Let’s lay out some additional numbers to help illustrate (in an otherwise healthy individual under fasting conditions):
As you can see, levels of ketone bodies are 3 – 50 times higher in the case of diabetic ketoacidosis, which is a pathological condition. On the other hand, the ketogenic diet results in a physiological state of nutritional ketosis that results in no change in blood pH, and thus, does not pose any inherent health risk to healthy individuals. Of course, it’s also important to discuss any changes in your exercise or nutrition plan with your healthcare professional.
As further evidence of the safety of the ketogenic diet, let’s consider what happened when researchers put 83 obese participants on a ketogenic diet for 24 weeks:
- A significant decrease in body weight and BMI
- A decrease in total cholesterol from week 1 to week 24
- A significant increase in HDL cholesterol levels
- A significant decrease in LDL cholesterol levels
- A significant decrease in the level of triglycerides
- A significant decrease in blood glucose
- No significant changes in the level of urea and creatinine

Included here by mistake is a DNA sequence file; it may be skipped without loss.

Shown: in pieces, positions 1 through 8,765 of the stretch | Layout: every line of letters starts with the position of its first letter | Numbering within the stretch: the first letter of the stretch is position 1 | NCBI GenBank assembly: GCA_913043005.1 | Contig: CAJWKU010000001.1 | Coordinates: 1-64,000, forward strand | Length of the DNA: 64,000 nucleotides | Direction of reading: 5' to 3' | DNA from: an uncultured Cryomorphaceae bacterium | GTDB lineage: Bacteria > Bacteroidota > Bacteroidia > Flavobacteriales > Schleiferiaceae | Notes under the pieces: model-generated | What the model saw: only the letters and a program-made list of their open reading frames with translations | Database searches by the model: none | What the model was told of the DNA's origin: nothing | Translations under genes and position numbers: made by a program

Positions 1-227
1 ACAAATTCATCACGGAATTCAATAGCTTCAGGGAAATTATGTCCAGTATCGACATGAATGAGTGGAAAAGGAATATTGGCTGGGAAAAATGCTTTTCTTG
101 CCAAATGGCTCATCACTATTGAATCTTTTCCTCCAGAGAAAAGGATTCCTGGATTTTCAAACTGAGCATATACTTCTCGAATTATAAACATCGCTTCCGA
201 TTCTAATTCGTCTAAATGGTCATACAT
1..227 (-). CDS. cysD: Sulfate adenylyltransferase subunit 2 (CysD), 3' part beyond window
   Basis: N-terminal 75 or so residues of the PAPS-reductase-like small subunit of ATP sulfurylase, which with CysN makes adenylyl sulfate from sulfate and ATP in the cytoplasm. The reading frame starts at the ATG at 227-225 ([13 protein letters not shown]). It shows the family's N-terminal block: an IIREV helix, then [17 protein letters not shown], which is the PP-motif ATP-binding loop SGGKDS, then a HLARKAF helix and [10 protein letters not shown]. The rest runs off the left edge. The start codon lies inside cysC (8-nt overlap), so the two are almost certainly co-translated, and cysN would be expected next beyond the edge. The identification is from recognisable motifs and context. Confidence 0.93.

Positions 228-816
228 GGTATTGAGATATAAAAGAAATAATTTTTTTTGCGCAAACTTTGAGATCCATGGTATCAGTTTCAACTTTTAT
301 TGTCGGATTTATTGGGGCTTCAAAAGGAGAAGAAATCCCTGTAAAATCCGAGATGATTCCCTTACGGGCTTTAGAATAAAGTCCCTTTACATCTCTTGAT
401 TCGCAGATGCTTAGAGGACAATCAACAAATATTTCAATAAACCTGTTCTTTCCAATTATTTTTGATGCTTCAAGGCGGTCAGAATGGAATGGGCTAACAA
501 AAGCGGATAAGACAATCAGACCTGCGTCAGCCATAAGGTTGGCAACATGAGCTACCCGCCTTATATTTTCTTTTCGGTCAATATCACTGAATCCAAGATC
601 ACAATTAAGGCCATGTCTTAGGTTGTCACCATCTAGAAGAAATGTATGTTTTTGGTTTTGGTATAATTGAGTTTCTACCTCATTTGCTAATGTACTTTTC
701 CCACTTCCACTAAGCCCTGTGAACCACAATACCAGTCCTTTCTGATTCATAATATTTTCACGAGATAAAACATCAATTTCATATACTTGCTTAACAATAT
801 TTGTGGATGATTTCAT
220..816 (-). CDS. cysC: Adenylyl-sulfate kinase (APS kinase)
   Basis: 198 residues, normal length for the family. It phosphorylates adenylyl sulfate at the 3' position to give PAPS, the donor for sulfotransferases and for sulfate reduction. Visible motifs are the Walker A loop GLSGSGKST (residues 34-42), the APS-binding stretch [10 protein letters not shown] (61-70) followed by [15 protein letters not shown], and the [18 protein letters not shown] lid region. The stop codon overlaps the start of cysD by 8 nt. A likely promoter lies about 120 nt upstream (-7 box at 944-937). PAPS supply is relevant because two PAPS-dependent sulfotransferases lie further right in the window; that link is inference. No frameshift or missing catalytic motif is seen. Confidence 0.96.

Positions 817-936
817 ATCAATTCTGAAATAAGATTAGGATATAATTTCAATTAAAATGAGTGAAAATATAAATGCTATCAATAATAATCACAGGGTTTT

Based on the findings of this study, the researchers concluded, “The present study shows the beneficial effects of a long-term ketogenic diet. It significantly reduced the body weight and body mass index of the patients. Furthermore, it decreased the level of triglycerides, LDL cholesterol, and blood glucose, and increased the level of HDL cholesterol. Administering a ketogenic diet for a relatively longer period of time did not produce any significant side effects in the patients. Therefore, the present study confirms that it’s safe to use a ketogenic diet for a longer period of time than previously demonstrated.”
Now that you’ve gone beyond the basics, it’s time to dive headfirst into keto! Let us know if you have any questions, and please share your feedback. We’d love to hear about your experiences on keto.